But this isn’t even the major reason why these populations are currently being decimated. Most of the world’s species die as by-catch, that is when other fish are trapped alongside the target species. So many whales, dolphins, and sharks die in this manner, a fate that they did not deserve, flailing in a net they were not supposed to be in. Other than that, this is being covered up by the companies who license the safe seafood label which assures the consumer that no other fish were harmed when that fish was bought to his plate. But as we know, this is not happening. The system is not regulated and they have to take the captain’s word for it. So basically, those seafood labels are not trustworthy. They often obscure what really happens out in the ocean.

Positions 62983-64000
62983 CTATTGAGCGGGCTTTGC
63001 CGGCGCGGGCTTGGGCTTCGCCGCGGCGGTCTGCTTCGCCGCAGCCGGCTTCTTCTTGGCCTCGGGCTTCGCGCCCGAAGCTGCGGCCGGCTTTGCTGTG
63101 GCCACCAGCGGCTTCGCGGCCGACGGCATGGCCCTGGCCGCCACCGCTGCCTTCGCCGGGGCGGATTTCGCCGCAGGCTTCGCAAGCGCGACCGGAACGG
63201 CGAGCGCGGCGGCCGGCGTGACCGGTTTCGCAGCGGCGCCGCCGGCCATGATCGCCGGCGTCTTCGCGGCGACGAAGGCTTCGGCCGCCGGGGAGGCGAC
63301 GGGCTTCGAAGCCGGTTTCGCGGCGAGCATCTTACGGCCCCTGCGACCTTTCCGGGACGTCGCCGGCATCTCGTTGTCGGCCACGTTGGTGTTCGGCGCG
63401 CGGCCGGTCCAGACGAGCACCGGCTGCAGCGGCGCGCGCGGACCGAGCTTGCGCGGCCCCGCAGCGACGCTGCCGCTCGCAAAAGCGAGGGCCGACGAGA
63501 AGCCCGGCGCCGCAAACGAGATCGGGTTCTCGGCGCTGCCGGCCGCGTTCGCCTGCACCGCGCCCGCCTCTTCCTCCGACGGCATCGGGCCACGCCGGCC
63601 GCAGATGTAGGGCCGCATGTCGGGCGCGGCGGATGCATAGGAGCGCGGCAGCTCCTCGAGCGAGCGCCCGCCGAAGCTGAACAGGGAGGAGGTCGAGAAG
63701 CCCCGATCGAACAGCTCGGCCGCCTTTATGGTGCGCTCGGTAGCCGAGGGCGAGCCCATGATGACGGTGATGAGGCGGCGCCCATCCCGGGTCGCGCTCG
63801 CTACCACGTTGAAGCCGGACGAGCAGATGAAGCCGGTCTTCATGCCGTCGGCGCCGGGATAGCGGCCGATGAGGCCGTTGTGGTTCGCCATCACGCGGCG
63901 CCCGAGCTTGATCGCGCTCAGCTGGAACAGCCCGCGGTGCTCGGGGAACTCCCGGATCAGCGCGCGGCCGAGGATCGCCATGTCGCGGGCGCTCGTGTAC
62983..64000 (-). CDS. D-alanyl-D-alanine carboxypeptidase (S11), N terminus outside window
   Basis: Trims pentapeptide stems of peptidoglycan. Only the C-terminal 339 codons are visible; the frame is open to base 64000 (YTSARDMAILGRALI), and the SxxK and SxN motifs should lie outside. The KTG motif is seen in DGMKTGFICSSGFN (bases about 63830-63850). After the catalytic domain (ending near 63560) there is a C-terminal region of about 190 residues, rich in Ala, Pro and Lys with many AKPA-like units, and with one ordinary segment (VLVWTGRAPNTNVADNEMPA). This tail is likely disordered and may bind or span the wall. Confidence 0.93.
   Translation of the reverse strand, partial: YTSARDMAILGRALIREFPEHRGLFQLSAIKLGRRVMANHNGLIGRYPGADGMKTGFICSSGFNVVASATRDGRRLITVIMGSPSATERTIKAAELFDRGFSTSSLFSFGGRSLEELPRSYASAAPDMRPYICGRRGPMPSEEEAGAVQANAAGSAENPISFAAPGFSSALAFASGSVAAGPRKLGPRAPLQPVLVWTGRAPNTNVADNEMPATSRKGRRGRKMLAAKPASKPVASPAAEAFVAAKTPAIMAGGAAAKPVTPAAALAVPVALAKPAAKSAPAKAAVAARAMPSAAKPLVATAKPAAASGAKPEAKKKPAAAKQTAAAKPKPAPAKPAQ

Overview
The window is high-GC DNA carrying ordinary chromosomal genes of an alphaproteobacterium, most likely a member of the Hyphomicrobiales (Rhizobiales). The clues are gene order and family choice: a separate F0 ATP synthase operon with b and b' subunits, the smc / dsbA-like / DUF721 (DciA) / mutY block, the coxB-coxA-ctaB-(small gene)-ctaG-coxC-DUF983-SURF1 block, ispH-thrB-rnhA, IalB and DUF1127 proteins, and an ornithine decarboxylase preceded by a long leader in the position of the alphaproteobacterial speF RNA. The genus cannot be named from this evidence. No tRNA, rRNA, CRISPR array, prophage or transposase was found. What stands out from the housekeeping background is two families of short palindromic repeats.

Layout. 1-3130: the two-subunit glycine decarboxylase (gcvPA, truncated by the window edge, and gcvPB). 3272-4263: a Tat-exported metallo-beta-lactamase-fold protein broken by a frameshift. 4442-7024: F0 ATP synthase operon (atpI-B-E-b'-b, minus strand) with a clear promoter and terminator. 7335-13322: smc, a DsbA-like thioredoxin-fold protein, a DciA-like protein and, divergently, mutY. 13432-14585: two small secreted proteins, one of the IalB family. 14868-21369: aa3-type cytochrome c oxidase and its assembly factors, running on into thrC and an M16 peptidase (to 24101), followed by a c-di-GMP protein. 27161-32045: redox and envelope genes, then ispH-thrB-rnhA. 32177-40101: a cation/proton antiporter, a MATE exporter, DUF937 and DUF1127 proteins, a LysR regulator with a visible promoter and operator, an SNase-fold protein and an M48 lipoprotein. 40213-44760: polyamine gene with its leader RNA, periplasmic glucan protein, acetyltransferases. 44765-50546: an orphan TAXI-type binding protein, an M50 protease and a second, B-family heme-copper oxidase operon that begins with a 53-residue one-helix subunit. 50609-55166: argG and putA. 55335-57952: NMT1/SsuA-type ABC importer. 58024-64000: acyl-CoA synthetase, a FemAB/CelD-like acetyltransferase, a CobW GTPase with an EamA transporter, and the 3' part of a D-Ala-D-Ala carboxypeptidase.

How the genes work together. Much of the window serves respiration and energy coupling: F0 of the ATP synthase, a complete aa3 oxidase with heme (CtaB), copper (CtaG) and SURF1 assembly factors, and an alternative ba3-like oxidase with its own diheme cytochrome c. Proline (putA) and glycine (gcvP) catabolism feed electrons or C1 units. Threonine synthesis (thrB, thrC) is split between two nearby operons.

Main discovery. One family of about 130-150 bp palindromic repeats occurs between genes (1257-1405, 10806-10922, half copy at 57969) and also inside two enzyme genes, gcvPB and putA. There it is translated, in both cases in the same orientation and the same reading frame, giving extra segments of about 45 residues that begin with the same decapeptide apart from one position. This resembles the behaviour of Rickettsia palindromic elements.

Throughout the film, I kept on asking, Why? Is money such a big motivation that we will kill millions of majestic species? Why do we do this? Don’t we have any compassion for our fellows? Because of killing these fish and sharks, the oceans are kept unchecked. The marine ecosystem will be in turmoil because a particular fish will overpopulate. Corals will get destroyed (as excretory substances from our fish are food for the corals). How could people not realize this?